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GRAMOPHONE (02/2022)
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Reviewer: Charlotte Gardner

 difficult, cantankerous personality who bore grudges and spoke his mind without much regard for the consequences. And one possessed of a forceful musical personality, characterised by a luxuriant technique and generous warmth. This is the picture painted by Richard Boothby in his succinct yet informative notes to what is, strangely, one of only a few appearances on disc of Matthew Locke’s The Flat Consort suites, joined by two duos for two bass viols. Add the cover image of the graffiti Locke carved in 1638 on the wall behind the organ of Exeter Cathedral – where he was a choirboy from around 1630 – and

Fretwork, joined by David Miller on archlute and theorbo and Silas Wollston on harpsichord, paint as beguilingly colourful a picture of the man himself as they have of his music.

Containing Locke’s most virtuoso writing, The Flat Consort suites consist of ‘fantazias’ followed by dances. A distinctive feature is their varied instrumentation, the first two being for treble, tenor and bass viols, with any continuo following the bass viol; the other three being for treble, plus two bass viols alternating between playing the bass and middle line, with a separate continuo part providing bass-line continuity. Evidence of Locke’s exposure to the French style comes via the presence of courants, although what he produced would have been significantly more virtuoso than French viol-writing of the time. This impression of virtuosity is further emphasised by Fretwork’s turning for their ornamentation – or ‘gracing’ – to the table of graces that Locke’s friend, the viol virtuoso and composer Christopher Simpson, asked the composer Charles Coleman to compile for The Division Violist (pubd 1659). Divided into the ‘Smooth Graces’ and the ‘Shaked Graces’, this table has been reproduced in the booklet notes – great news for anyone wanting to spot the various beats, backfalls and double relishes being employed.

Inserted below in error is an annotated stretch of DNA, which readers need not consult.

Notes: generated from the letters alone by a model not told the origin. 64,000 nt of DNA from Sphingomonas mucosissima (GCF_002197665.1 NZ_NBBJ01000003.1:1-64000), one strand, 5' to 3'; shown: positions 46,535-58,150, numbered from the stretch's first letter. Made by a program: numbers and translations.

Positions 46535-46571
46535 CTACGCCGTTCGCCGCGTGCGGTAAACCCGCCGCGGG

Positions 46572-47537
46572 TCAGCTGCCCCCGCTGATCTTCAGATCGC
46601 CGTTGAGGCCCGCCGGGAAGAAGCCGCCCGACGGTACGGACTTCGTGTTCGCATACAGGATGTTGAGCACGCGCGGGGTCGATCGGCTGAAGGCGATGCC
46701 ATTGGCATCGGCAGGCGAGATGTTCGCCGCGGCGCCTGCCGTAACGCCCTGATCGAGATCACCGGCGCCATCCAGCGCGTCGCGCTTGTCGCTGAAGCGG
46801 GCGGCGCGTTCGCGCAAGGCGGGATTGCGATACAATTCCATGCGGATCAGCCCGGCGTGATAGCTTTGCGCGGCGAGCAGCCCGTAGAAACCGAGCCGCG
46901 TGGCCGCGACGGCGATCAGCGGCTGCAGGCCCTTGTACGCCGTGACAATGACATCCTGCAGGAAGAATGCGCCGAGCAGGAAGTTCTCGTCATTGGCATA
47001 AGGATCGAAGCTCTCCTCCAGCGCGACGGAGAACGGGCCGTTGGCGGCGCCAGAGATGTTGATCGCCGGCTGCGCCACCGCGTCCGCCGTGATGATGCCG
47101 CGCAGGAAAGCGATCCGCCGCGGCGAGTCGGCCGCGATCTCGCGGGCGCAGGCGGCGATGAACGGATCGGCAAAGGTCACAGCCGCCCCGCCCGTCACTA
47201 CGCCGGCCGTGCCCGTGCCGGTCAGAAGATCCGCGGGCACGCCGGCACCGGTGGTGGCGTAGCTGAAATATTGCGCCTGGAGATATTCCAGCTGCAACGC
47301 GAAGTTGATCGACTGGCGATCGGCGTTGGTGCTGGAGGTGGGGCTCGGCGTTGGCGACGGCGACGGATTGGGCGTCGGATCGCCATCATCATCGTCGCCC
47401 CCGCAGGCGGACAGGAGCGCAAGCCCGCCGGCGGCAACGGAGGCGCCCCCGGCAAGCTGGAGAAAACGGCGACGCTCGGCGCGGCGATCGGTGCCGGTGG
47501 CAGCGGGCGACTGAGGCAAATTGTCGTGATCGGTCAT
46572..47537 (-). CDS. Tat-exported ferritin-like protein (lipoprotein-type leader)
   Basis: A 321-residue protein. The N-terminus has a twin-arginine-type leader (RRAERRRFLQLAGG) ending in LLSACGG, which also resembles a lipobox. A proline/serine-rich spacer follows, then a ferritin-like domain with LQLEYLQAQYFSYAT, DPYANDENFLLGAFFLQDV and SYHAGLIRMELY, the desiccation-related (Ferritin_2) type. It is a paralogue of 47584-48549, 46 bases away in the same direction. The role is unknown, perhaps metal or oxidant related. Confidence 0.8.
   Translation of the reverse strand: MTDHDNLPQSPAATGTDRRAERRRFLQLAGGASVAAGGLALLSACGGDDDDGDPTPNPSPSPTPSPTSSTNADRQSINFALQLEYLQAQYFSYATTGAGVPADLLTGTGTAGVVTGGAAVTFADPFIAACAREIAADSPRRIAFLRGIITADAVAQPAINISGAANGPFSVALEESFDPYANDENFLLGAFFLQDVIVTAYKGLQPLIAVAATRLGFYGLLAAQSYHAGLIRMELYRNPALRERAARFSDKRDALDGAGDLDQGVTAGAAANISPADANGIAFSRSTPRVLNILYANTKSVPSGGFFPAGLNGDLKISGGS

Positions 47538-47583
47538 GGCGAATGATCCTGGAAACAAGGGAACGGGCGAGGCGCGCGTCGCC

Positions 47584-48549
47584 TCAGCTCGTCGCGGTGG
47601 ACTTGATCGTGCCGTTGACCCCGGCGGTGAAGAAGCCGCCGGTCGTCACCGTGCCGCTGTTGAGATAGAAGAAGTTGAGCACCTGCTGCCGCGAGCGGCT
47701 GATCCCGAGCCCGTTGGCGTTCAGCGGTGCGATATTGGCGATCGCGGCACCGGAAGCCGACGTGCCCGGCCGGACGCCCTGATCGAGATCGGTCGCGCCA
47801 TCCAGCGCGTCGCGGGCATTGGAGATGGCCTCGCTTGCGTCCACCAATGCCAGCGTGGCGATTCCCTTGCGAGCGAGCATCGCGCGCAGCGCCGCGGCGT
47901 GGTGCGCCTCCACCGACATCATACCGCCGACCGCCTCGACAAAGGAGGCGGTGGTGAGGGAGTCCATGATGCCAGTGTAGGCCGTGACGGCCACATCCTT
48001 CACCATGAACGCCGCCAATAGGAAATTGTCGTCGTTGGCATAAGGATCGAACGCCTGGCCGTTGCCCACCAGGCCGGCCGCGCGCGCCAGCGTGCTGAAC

Or, frankly, you could just sit back and enjoy. As Boothby points out, Locke’s music may be virtuoso but its counterpoint is exceptionally refined and delicate, and this in turn has been realised with some equally refined and delicate playing. Listen, for instance, to the feather-light Jigg rounding off the Suite No 2 in B flat, and in particular the way these musicians turn on a dime at the end for a surprise smooth, slow conclusion. Indeed, the delicious way in which Locke’s fantazias – unlike those of Jenkins or Lawes – present a cornucopia of switches in tempo or affect is matched by Fretwork’s agility in moving from one colour and affect to the next, such as the sudden switch up to treble colour in the second Fantazia of Suite No 3 in D minor. For some particularly gorgeously nuanced shakes, meanwhile, head to the third Fantazia of the Duo for two bass viols in C.

Those familiar with Phantasm’s Locke programme, which features the first two Flat Consort suites together with the six Consort of Four Parts suites, will notice Fretwork’s rather more burnished, stringy and closely captured sound. I prefer this, but of course that’s personal taste.

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